|Nutritional Guidelines (per serving)|
|Amount per serving|
|% Daily Value*|
|Total Fat 0g||0%|
|Saturated Fat 0g||0%|
|Total Carbohydrate 4g||1%|
|Dietary Fiber 1g||4%|
|Total Sugars 2g|
|Vitamin C 13mg||64%|
|*The % Daily Value (DV) tells you how much a nutrient in a food serving contributes to a daily diet. 2,000 calories a day is used for general nutrition advice.|
Drying tomatoes is the best way of making the best out of an abundance of summer tomatoes. With a wonderfully concentrated sweet tomato flavor, dehydrated tomatoes are a flavorful ingredient for soups, pizzas, stews, dips, sauces, meats, sandwiches, pasta, salads, or cheese and charcuterie boards. Although they're traditionally dried under the sun, using a dehydrator or an oven is best as it allows you to control the temperature and humidity needed to achieve the perfectly pliable and chewy tomatoes without excess moisture. Our recipe using a dehydrator is very easy to follow. You just need to plan ahead and be patient. The tomatoes will dry out in 6 to 8 hours, depending on size and their water content. Use any tomatoes you have at hand, but no matter the type, cut them into similar size pieces.
A food dehydrator is a tool that employs a constant, low temperature and a fan to dry out food, removing the water but keeping the enzymes within the food intact. Fruits, vegetables, mushrooms, and proteins can be successfully dehydrated and stored for colder months. To successfully dry food, the key is to keep a constant low temperature and adequate airflow. If the temperature is too high, the food will harden too quickly, but the inside may remain moist and will be vulnerable to spoilage.
The process for dehydrating tomatoes is the same no matter the quantity, so plan depending on how much space your dehydrator has. That said, always leave enough room between tomatoes to allow for airflow. If your dehydrator does not have a thermostat, use a dependable oven thermometer on the bottom rack so you can monitor the temperature.
2 plum tomatoes
4 pinches salt
Gather the ingredients.
Slice the plum tomatoes in half. If using round tomatoes, cut them into quarters. Carefully scrape out the seeds, leaving the pulp intact.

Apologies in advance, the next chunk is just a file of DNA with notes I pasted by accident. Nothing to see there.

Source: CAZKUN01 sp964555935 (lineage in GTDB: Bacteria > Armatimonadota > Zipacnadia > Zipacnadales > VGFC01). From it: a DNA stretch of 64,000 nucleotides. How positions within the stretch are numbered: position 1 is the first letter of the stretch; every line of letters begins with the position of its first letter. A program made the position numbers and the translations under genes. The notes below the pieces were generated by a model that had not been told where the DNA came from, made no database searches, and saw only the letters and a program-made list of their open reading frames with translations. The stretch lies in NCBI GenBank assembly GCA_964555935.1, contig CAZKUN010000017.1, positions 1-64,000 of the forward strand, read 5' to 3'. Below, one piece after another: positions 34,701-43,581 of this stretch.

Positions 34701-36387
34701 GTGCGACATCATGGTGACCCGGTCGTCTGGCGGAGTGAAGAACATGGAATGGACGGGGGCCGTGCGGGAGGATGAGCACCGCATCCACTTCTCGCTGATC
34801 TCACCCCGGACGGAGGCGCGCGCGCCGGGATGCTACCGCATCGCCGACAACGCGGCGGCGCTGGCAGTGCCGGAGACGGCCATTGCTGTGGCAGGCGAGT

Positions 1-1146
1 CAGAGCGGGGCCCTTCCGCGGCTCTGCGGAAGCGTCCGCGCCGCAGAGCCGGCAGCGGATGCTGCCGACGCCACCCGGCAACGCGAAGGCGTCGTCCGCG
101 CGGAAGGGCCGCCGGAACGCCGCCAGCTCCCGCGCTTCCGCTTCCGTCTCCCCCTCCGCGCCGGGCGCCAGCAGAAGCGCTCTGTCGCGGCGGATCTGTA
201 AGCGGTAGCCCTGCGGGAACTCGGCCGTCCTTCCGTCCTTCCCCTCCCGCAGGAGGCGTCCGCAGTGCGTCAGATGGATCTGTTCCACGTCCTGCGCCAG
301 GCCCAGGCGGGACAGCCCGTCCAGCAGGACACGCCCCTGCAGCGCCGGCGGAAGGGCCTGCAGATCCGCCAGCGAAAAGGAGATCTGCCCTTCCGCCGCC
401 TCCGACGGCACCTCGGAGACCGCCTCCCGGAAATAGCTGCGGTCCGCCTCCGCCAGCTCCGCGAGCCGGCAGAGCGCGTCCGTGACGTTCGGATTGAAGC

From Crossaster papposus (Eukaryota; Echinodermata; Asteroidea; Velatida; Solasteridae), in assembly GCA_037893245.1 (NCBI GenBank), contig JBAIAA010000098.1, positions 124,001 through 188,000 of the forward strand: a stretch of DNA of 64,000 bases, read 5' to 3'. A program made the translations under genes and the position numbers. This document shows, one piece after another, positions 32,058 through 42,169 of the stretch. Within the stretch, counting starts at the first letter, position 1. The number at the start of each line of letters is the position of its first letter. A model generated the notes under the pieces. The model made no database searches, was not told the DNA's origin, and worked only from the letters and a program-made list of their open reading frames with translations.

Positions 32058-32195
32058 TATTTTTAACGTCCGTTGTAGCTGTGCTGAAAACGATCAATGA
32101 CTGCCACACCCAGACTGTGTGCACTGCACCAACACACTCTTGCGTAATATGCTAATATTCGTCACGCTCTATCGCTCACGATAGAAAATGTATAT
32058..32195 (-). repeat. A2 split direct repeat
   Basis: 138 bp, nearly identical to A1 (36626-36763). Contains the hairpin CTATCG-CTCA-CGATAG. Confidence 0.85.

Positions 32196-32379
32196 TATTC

Turn halves pulp-side down and make a shallow slit of about 1 inch long lengthwise into the skin.
Turn back over and sprinkle lightly with salt to help drain the moisture.
Set dehydrator temperature to 135 to 140 F. Arrange tomatoes on dehydrator trays pulp-side up at least 1/2-inch apart from each other. Leave 1 to 2 inches in between racks for good air circulation.
For proper dehydration, the drying time might be between 6 to 8 hours, or more if the tomatoes are especially large and plump or if it is especially humid in your kitchen. During the dehydration process, turn the tomatoes and rotate the racks as needed to promote even drying.
Always check at the 6-hour mark. During the last part of the drying, check that the tomatoes become a deep red color and are completely dry but still a bit pliable—not crispy. Test for doneness by touching the tomatoes with your finger. They should not feel tacky or sticky. Remove the ones that are done, leaving thicker ones to finish.
Enjoy in your favorite recipes!
How Can I Reconstitute Dehydrated Tomatoes?
To rehydrate the tomatoes for recipes that requiere it, simply place the amount of tomatoes needed in a bowl and cover with hot water or hot vegetable broth. The tomatoes need to be submerged all the way. Allow the tomatoes to steep in the liquid for 30 to 60 minutes. Drain and use.
How to Store Dehydrated Tomatoes
Store dehydrated tomatoes in a zip-top bag, squeezing out the air, in a cool, dry place for up to 2 months. If you refrigerate or freeze the bags, the shelf life will be extended to 6 to 9 months. Be mindful that a minimal amount of moisture can encourage mold growth, so keeping them in the fridge or freezer is always best.
How to Use Dehydrated Tomatoes
The fabulous flavor of dehydrated tomatoes shines in varied preparations. Here are a few ideas to get you started:
- Tomato cream cheese: Mix 8 ounces of full-fat cream cheese with 1/4 cup of chopped reconstituted dehydrated tomatoes. Salt and pepper to taste. Use on bagels, sandwiches, or wraps.
- Pasta sauce: Make your favorite tomato-based pasta sauce and add 4 to 6 chopped dehydrated tomatoes to intensify the flavor.
- Tomato pesto: Blend 8 ounces of reconstituted dehydrated tomatoes with 3/4 cup of extra virgin olive oil, 2 cloves of garlic, 1/4 cup of parmesan cheese, 4 tablespoons of pine nuts, a pinch of chili flakes, 1 teaspoon of Italian seasoning, and salt and pepper to taste. If needed, add extra oil to make a smooth paste to use in pasta salad, on top of baked potatoes, or as a spread for bread.
- Crostini: Serve reconstituted tomatoes on top of a slice of toasted baguette topped with Manchego cheese. These small appetizers are also great with goat's cheese, Asiago, Brie, or Camembert.